Friday, 17 May 2019

Advice from Successful Returners to Work


Did you miss our Women Returners 'Back to Your Future' Conference this week in London? For those of you who couldn't join us, our next few blogs will talk about the takeouts from this sellout event.

Our Returner Panel session was chaired by the wonderful Jane Garvey from BBC Radio 4 Woman's Hour. Five women who have successfully returned to work after a multi-year career break spoke about their experiences. Two had taken a break to care for small children, one for fostering and setting up a business, one to focus on family time with older children and one to take time out from a long career in a high-pressure role. Three had returned to work via a returnship, the other two via networks or stepping-stone roles.


Here are some of the highlights from their comments, including the panel's advice for other women wanting to get back to work:

On where they are now:

“It’s been a revelation to me - the whole returnship process, the support the firm has provided me, the support from Women Returners and the whole promotion of the idea of being able to return to work... I managed not only to return to work but to start a whole new career in the finance industry." 


"I didn't know that returnships existed. I had set my standard of returning to work as 'perhaps I could take a few steps back if someone would have me' - I really had no expectations and not a lot of confidence that I'd be able to step back into a senior role...honestly, the programme has been transformative for me and my career."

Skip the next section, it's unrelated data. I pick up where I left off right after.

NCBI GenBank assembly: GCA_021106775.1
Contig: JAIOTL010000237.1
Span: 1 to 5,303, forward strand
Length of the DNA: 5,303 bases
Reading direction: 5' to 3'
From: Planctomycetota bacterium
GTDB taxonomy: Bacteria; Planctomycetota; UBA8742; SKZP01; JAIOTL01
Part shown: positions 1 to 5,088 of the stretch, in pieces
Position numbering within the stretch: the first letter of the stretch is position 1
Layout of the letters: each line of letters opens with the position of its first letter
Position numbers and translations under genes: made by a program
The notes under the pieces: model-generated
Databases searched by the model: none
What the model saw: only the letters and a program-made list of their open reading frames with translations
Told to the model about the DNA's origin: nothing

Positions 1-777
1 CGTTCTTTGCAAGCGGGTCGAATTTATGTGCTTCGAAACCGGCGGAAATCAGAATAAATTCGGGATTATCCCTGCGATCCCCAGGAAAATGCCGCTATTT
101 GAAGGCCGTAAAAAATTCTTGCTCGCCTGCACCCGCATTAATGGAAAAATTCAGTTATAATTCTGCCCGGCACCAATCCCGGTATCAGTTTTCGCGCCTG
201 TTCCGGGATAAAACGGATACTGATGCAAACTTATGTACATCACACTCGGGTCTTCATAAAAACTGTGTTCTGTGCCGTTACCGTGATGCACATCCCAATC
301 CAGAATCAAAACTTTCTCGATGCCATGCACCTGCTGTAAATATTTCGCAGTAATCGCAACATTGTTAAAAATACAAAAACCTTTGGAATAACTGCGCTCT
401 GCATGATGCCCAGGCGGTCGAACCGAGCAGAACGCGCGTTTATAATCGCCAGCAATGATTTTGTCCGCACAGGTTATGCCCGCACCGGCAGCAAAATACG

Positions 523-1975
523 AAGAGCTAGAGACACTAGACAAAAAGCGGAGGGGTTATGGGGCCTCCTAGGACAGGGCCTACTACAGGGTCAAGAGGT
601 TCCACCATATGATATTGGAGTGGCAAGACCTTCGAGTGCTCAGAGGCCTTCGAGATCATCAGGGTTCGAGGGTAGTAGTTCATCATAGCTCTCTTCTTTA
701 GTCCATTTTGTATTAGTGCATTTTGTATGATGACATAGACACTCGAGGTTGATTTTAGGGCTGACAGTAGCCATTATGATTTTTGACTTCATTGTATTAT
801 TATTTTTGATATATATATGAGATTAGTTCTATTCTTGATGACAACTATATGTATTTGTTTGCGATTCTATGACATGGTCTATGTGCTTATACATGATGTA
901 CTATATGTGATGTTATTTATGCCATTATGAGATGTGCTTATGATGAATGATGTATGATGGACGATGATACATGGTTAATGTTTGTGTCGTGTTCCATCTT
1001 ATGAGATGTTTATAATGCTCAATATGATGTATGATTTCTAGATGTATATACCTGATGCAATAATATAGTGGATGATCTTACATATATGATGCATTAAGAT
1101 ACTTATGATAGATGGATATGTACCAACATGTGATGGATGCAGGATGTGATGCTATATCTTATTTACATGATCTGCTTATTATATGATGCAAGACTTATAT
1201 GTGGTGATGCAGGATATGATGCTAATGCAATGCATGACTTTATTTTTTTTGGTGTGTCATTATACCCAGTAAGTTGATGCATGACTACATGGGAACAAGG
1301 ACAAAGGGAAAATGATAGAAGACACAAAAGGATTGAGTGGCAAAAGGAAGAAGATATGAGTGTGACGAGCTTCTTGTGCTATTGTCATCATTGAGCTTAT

“It’s amazing - I didn’t think that from where I was two and a half years ago to where I am now was going to be possible."


On how they first felt being back at work:

 
"It was a bit of a shock, I wanted it but it was quite challenging. The most interesting thing for me was the progression over a number of weeks. And what I learned from day one was not to crucify myself by setting totally unrealistic standards about what I wanted to achieve.”

"I think we all have that slight reservation that we’re not quite up to it or that we won’t know what to do when we (arrive) and sit down or go to a meeting. But I was amazed at how quickly it all came back. After about three weeks the senior management team were saying 'we feel like you’ve been in the organisation for years - you’ve just fitted back in'."

"My first day was a mixture of terror and excitement.”

“My employers were really welcoming...I was nervous about photocopiers and phone systems."

"Don't worry - within a week you'll be back in the swing of it."

"I was made to feel incredibly welcome from day one. I was given a senior woman as a mentor and meetings were set up for me to meet other people in the department."



On setting boundaries/managing work-life balance:

"You have to decide what you’re going to do in a week, what you’re going to deliver and make sure you communicate that to people around you."

"It's really important for you to take responsibility (for managing boundaries). No-one is going to do that for you."

"Don't set unrealistic standards about what you can achieve when you first get back to work."



On what to wear for interviews:

"A friend gave me some brilliant career advice once. He said - when you’re going for an interview don’t do things that will enable people to write you off from the beginning. If you’re going for an interview where - like it or not - they wear suits then wear a suit. Do your research."

"For me, it’s about feeling confident. - if you feel confident in what you’re wearing that’s what’s important - and the fact that you project that confidence."

“It's very dependent on the workplace. I don’t think it’s to do with wearing a suit - it’s about getting the dress code right.”

"I went to the hairdresser for the first time in two years - I wanted to feel 'put together' and confident."


General comments/advice:

"What I would recommend is lots of positive talk to yourself in front of the mirror before you go into the interview."